Guide to physical fitness for average preppers

Discussion in 'Survival of the Fittest' started by The_Prepared, May 26, 2018.


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  1. The_Prepared

    The_Prepared Derpy Monkey

    An Army Ranger turned personal trainer and a Doctor + Ironman triathlete, both preppers, put together this one-page guide to survival / SHTF fitness.

    Have any of you integrated Intermittent Fasting into daily life because of a prepping motivation? Or changed the weight load in your BOB/GHB because of trial hikes?

    Covers a wide range of 101 stuff, like:
    • Fitness goals in prepping
    • Functional training
    • Eating well, losing weight, vitamins and supplements, etc
    • Intermittent fasting
    • Stretches, agility, posture, counteracting sitting all day
    • Bodyweight and gym/machine exercises
    The two experts are hanging around if you have any questions!
     
  2. apache235

    apache235 Monkey+++

    I need to do longer hikes. I have tried different BOB's though and they DO make a difference. Need to do more stretching. The weight of the BOB is more of an issue of what exactly are you trying to do? Get home is one thing, all out survival in the boonies is another, two or three days until help comes is another. Boflex and I are friends and my wife makes me eat well, but I have to say, being an antique, that I'm in pretty good shape but I'm sure not 20 anymore.
     
  3. The_Prepared

    The_Prepared Derpy Monkey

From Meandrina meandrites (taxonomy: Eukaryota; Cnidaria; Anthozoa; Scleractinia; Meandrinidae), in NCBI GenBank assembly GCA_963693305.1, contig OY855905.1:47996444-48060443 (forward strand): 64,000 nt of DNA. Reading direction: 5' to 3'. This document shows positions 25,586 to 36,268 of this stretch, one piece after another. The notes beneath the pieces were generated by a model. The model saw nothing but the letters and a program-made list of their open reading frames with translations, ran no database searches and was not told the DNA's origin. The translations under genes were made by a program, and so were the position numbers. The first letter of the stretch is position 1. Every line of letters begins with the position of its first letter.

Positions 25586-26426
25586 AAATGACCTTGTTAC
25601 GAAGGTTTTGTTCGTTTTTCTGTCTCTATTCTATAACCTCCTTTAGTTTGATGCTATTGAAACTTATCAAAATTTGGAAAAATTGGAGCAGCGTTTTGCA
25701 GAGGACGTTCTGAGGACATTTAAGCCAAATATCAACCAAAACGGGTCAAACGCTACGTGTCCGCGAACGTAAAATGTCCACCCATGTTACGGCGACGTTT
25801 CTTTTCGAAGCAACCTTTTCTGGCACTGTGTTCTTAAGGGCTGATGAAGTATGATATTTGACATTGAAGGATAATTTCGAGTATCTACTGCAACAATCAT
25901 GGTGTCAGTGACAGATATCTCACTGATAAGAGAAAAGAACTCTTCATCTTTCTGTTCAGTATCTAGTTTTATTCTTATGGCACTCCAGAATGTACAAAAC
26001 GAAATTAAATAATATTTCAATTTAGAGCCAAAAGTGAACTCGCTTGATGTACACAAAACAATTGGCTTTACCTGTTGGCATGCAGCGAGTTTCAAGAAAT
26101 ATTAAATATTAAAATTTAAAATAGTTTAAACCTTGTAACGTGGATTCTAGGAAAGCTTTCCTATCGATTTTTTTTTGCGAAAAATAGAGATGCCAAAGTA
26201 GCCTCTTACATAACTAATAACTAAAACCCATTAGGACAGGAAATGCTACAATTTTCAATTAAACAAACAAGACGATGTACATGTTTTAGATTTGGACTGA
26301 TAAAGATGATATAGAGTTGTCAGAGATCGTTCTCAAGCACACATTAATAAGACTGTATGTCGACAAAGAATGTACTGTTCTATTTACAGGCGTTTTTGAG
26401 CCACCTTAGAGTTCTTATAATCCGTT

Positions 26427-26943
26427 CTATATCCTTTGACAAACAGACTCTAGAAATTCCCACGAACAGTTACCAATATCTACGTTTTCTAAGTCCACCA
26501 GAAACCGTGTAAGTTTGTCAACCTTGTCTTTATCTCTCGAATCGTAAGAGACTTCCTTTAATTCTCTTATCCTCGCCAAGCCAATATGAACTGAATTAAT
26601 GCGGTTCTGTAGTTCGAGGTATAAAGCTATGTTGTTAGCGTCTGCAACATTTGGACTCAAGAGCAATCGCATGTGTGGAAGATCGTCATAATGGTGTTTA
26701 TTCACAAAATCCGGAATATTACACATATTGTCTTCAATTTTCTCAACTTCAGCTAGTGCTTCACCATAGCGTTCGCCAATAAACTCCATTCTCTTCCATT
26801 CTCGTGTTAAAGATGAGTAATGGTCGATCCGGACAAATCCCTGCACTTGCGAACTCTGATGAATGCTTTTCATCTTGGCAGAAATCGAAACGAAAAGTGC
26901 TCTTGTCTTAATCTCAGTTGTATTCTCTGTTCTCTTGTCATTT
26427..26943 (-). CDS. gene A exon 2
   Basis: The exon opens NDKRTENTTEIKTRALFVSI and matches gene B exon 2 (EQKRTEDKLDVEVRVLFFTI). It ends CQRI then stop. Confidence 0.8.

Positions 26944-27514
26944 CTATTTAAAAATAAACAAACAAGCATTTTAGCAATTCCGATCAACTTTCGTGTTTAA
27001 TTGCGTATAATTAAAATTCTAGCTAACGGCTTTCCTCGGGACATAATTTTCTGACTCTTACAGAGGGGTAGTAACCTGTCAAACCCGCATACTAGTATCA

Had a good convo about this recently — there's a degree of relative fitness within an age band. Some people think "oh in a SHTF situation I would totally ditch all old people". But there are plenty of people/situations that don't think that way, however they might choose to bring in one older person over another due to one being relatively more fit than the other. So focus on being meaningly more fit than your peers.
     
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  4. Dunerunner

    Dunerunner Brewery Monkey Moderator

    Where ditching the old might be initially beneficial to survival, they can be of value in the long run. The frail and unfit will drop out, and be left behind. Those who struggle and keep up will be the keepers. Those who catch up later will be the core that protects the camp while others are hunting. Think of what a nomadic community might look like....
     
  5. techsar

    techsar Monkey+++

    Intermittent fasting, no. I eat when I am hungry and don't when I'm not. This may mean one meal a day...or one meal ALL day. Weight stays pretty consistent and younger folk often refer to me as "freakishly strong" so it works....for me.

    Someone with a different metabolism may (will) experience different results.
     
  6. The_Prepared

    The_Prepared Derpy Monkey

    Good on ya for having that level of discipline! We make mention of it in the post, but 99% of people don't have that willpower.
     
  7. Motomom34

    Motomom34 Monkey+++

    We looked at exercise machines yesterday. It is hard to find one that will meet the needs of the family. Currently we like the Trio trainer because it has 3 functions and doesn't take up too much space.

    @The_Prepared I really like that article. The Asian squat may look simple and even babies can do it but it requires flexibility.
     
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  8. The_Prepared

    The_Prepared Derpy Monkey

    Thanks! I'm happy with it too, came together well — we've already had a few people say it was a wakeup call, so that makes it worth it.

    At-home machines are tough. IMHO a rower + dumbbell set or simple bar/bench/plates is better than a bowflex etc.